Comics, MPs and writers unite to fend off religious hatred Bill

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Indy Politics

Figures from the world of culture and entertainment will launch a last-ditch campaign this week against a law which they fear will encourage religious bigots to go to court every time their sensibilities have been offended.

Figures from the world of culture and entertainment will launch a last-ditch campaign this week against a law which they fear will encourage religious bigots to go to court every time their sensibilities have been offended.

MPs will vote on Tuesday whether to go ahead with the Racial and Religious Hatred Bill, which the Government says will close a loophole in the race laws - though Tony Blair has privately predicted that very few prosecutions will result from it, if any.

Opponents fear it will stir up hardline religious groups who will try to use the law to ban books, plays and jokes that they find offensive. One senior Labour MP warned yesterday that the Bill also risked alienating Labour's white, working-class supporters.

Tomorrow, a diverse coalition including MPs from all three main parties, civil rights activists, the comic actor Rowan Atkinson, the novelist Ian McEwan and the director of the National Theatre, Nicholas Hytner, will meet in the Commons to plead with MPs to kill the Bill. McEwan - who will be speaking publicly on this issue for the first time - described it as "fundamentally illiberal, and likely to promote, rather than diminish, tensions between religious groups, and to exacerbate racial hatred".

He added: "The radical or fundamental wings of many religions regard themselves as the unique inheritors of incontrovertible truths, and regard non-believers as their enemies. If this legislation is passed, the devoutly religious could legally insist in response to sharp criticism, or mockery, or intellectual savaging, or even scepticism, that hatred was being 'stirred up' - a lazily conceived and imprecise term."

Hytner told The Independent on Sunday: "The voices of intolerance are getting louder - particularly certain religious people who seem to think they have a right not to be offended and that anything they identify as offensive to their beliefs is illegitimate."

He forecast that the law would catalyse groups such as the Sikhs who rioted outside the Birmingham Repertory Theatre Company in protest at the staging of the play Behzti, by Gurpreet Kaur Bhatti, or the Christian fundamentalists who tried to ban Jerry Springer: The Opera, or Monty Python's New Testament spoof. "It probably means we wouldn't have been able to make Life of Brian," ex-Python Michael Palin said yesterday.

Labour MP Frank Field, a former social security minister who voted against the measure when it was first introduced before the election, has promised to oppose it again. "White, working-class voters feel that we promise almost anything to win Muslim votes, and they feel left out of that contract," he said.

The measure has forged an unusual alliance between Conservatives and Liberal Democrats, who have lined up behind a proposal put forward by Lord Lester, a civil rights lawyer, who has suggested scrapping the Bill and amending race hatred law instead.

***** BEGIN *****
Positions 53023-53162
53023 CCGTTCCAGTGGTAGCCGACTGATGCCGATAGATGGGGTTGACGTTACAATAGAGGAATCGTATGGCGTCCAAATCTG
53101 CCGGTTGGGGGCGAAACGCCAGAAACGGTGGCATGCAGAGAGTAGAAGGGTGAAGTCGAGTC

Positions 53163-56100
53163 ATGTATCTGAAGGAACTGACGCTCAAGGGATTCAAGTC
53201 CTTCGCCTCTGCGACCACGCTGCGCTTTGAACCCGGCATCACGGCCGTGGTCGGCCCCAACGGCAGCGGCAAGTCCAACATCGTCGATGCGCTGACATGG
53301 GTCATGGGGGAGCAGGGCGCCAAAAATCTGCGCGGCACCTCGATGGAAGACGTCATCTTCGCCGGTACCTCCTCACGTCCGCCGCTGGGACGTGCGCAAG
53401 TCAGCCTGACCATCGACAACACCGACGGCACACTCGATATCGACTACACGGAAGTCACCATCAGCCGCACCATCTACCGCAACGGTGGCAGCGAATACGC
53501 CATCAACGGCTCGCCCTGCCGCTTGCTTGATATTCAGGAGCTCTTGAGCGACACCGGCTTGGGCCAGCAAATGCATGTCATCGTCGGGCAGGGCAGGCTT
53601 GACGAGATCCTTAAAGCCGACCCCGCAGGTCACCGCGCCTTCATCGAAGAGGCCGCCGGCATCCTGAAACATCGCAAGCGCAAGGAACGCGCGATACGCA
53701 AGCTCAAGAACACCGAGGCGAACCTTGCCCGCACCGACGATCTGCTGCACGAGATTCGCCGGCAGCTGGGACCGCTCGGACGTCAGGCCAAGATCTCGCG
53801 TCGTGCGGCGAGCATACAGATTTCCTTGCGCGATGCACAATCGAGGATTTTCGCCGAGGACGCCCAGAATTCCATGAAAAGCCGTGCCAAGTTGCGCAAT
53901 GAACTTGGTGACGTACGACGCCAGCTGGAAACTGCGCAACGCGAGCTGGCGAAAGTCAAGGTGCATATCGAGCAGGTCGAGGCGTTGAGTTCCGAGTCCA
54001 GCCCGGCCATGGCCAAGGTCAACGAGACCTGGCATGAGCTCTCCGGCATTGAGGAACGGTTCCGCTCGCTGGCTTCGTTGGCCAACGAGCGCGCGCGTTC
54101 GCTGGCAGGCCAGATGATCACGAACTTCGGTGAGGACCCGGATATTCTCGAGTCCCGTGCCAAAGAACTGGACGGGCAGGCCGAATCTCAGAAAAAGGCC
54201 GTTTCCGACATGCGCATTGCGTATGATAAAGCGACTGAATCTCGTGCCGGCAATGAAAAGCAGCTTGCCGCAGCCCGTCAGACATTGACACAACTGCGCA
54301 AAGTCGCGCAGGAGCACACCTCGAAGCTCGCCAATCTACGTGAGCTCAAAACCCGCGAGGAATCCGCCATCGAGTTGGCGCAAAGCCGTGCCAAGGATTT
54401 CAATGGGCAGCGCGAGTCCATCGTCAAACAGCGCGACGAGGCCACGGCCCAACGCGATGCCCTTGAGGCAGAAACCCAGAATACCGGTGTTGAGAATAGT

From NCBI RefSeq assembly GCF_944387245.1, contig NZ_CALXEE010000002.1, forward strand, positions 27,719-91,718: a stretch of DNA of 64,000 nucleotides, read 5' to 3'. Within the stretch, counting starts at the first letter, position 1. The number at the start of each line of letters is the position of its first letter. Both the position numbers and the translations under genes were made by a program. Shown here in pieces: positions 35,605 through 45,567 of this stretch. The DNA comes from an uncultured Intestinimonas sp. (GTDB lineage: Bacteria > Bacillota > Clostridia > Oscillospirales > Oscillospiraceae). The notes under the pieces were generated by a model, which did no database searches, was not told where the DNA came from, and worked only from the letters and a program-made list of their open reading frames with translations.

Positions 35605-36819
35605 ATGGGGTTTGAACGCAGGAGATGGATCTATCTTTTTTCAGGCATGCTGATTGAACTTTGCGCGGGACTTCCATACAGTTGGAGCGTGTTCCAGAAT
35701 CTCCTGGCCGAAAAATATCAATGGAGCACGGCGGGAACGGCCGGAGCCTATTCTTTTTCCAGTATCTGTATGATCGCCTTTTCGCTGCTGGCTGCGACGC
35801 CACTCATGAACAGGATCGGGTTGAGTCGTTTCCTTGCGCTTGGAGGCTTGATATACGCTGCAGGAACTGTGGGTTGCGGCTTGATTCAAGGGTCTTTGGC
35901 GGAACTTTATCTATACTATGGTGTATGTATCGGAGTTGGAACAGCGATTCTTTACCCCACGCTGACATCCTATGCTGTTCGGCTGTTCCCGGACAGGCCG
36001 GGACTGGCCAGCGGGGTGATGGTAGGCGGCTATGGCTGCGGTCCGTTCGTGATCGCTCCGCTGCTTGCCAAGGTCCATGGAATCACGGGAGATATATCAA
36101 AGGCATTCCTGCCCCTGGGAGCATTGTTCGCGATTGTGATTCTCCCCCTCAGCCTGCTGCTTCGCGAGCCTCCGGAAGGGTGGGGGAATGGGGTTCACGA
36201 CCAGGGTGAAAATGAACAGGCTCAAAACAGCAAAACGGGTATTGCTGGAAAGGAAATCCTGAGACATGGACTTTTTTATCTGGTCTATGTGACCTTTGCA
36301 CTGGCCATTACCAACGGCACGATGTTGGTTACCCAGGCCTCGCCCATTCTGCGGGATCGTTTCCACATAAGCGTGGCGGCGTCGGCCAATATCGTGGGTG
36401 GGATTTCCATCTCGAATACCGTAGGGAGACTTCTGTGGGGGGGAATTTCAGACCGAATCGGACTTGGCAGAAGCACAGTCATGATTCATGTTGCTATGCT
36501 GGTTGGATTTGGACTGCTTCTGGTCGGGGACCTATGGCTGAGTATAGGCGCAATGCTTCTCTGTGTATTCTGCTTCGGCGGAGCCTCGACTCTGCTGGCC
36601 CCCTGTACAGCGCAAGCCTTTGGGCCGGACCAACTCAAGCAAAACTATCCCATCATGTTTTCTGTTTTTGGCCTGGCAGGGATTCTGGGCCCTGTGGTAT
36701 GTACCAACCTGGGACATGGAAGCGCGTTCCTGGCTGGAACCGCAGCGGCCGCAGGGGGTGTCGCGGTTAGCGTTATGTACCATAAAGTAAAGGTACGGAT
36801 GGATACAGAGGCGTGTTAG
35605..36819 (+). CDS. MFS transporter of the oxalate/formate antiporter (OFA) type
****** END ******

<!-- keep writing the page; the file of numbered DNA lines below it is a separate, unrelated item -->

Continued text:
"We don't oppose what the Government is trying to do, but we think there is a better way of doing it," the Liberal Democrat MP Evan Harris said yesterday.

Other big names who have opposed the Bill include Monica Ali, the author of Brick Lane, the writer Hanif Kureishi, and the comics Rowan Atkinson and Stephen Fry, who fear that the law could be used to prevent the telling of religious jokes - although ministers adamantly deny that this is the intention.

Writing in the forthcoming book, Free Expression Is No Offence, produced by the writers' organisation PEN, Ali warned that the law would raise expectations that would be frustrated. She added: "This is not a recipe for good community relations."

However, Paul Goggins, the Home Office minister in charge of the Bill, told The Independent on Sunday: "Some commentators have claimed that this new offence will stop us telling religious jokes and prevent preaching and proselytising. It won't."

He added: "This Bill will remove the anomaly whereby Jews and Sikhs are protected by our race hate laws while other multi-ethnic faith groups are not. We do not expect there to be many prosecutions - in nearly 20 years there have been only 44 convictions for inciting race hatred. Our main purpose is to prevent wrongdoing - to draw a line in the sand that will prevent the kind of hateful behaviour that has no place in a civilised society."

The comedian Chris Green, aka Tina C - who was brought up as an evangelical Christian, said: "People have said to me that the religious material in my shows is offensive - when I've done the Lord's Prayer to the tune of 'Achy Breaky Heart', for instance. My response is always, 'watch Christian telly in America and you'd think my stuff was tasteful'."

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